Medication called beta-blockers can reduce anxious feelings quickly. People typically take them before an anxiety-inducing situation, like facing a phobia or social event.

Everyone experiences worry and anxiety sometimes. Maybe you had a big test coming up, a presentation at work, or a conflict with family members. But for some people, anxiety is overwhelming and even debilitating, interfering with everyday life.

Anxiety disorders are among the most commonly diagnosed mental conditions worldwide. More than 31% of Americans will experience an anxiety disorder at some point in their lifetimes.

If you’ve ever been treated for one of these disorders, you may have attended psychotherapy, received anti-anxiety medication, or both.

Antidepressants and benzodiazepines are most frequently used to treat anxiety, but certain side effects have led some psychiatrists and clients looking to other drugs for help, including beta-blockers.

Beta-blockers are also known as beta-adrenergic blocking agents. Medical professionals most often use them to treat heart-related problems like:

  • hypertension
  • congestive heart failure
  • hyperthyroidism
  • cardiac arrhythmias

Our hearts have three different types of beta receptors that receive messages from stress-related chemicals, like norepinephrine and epinephrine (adrenaline). Beta-blockers do as their name suggests — they block the adrenaline from binding to those receptors.

By reducing the amount of adrenaline rushing into the heart, beta-blockers slow the rate and intensity of the heartbeat.

So what does this have to do with anxiety?

Generally speaking, beta-blockers are thought to work by reducing the physical symptoms of anxiety, not by impacting the underlying causes of your anxious feelings.

The physical or physiological symptoms of anxiety can be extensive and include:

  • increased heart rate
  • heart palpitations
  • shortness of breath or rapid breathing
  • chest pain
  • trembling
  • sweating

Decreasing these physical reactions to acute stress can actually alleviate the mental anxiety, creating a chain reaction of symptom reduction.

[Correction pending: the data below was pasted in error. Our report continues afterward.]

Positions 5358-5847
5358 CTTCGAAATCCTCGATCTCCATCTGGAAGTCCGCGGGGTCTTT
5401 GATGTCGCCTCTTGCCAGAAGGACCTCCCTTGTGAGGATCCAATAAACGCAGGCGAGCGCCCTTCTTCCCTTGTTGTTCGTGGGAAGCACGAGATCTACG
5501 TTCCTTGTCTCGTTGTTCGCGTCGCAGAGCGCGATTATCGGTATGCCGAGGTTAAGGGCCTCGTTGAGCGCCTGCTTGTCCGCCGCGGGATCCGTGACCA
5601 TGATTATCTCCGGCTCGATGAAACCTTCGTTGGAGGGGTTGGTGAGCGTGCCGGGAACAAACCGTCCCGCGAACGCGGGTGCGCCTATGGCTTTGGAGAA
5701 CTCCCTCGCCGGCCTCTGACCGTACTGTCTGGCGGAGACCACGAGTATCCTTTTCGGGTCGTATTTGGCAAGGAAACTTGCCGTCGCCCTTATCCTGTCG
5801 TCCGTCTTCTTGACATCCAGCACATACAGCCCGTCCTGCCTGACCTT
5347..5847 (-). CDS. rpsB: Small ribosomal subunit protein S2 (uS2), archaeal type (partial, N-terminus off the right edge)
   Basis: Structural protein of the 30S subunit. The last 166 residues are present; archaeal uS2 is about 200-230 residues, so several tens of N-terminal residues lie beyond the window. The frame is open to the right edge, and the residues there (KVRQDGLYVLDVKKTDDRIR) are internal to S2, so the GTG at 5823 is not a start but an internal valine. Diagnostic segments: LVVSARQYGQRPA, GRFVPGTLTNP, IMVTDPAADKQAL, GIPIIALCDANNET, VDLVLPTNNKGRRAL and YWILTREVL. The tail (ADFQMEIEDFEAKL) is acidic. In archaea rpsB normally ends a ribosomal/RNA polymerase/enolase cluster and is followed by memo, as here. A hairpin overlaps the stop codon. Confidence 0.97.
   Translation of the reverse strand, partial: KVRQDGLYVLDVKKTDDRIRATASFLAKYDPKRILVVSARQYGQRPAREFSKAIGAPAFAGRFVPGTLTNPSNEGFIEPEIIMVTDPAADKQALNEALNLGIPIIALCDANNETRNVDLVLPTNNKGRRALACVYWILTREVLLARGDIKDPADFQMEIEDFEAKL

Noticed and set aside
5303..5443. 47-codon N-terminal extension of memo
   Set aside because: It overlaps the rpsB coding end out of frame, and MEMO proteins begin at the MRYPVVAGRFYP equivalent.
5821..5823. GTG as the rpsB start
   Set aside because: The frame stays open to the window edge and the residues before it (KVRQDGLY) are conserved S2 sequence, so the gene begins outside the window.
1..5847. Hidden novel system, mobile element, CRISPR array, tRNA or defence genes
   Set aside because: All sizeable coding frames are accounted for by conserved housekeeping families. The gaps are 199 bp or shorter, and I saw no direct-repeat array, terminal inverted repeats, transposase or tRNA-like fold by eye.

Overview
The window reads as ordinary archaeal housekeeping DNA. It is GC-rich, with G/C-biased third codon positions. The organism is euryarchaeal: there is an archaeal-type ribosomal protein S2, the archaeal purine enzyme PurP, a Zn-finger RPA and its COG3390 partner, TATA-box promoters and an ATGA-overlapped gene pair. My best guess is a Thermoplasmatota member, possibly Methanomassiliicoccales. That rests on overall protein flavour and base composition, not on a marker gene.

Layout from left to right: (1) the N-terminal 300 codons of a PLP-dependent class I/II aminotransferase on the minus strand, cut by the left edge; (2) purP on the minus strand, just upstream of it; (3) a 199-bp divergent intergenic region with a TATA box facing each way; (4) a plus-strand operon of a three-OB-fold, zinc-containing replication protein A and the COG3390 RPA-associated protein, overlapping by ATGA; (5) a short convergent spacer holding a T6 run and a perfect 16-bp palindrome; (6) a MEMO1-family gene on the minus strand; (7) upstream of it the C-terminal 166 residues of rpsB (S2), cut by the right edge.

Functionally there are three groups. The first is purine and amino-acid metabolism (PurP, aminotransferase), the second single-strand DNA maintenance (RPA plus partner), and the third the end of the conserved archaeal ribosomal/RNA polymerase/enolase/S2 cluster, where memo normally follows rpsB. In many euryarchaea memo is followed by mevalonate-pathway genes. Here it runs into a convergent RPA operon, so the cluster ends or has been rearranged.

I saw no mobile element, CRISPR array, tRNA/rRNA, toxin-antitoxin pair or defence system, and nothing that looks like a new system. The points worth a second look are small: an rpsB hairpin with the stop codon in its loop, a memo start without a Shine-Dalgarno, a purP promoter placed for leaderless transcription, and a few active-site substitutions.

Unlike an antidepressant, beta-blockers are typically taken on a short term or as-needed basis, like before a medical procedure or public speaking event.

Your mental health professional might recommend beta-blockers for various anxiety disorders. Types of anxiety disorders include:

As we mentioned earlier, beta-blockers work by slowing the heart rate and relieving the physical symptoms of anxiety.

But the research on the efficacy of beta-blockers as a treatment for anxiety is mixed.

Despite some studies and anecdotal evidence to support the use of beta-blockers for treating anxiety, the Food and Drug Administration (FDA) hasn’t yet approved them for this purpose.

For example, one study from Japan found that the beta-blocker atenolol had positive effects for 81% of people with anxiety disorders, and 87% of those with post traumatic stress disorder (PTSD) reported positive effects. That being said, the authors agreed that these promising findings still required further, more robust research.

Another study found that the calming effects of an atenolol-combination drug on patients prior to medical procedures were significant. Replacing benzodiazepines in these types of high-anxiety situations could mean fewer side effects and reduced risk of addiction.

On the other hand, one meta-analyses indicated some promising results for the use of beta-blocker propranolol in panic disorder, but still found insufficient evidence to support its use for anxiety disorders overall.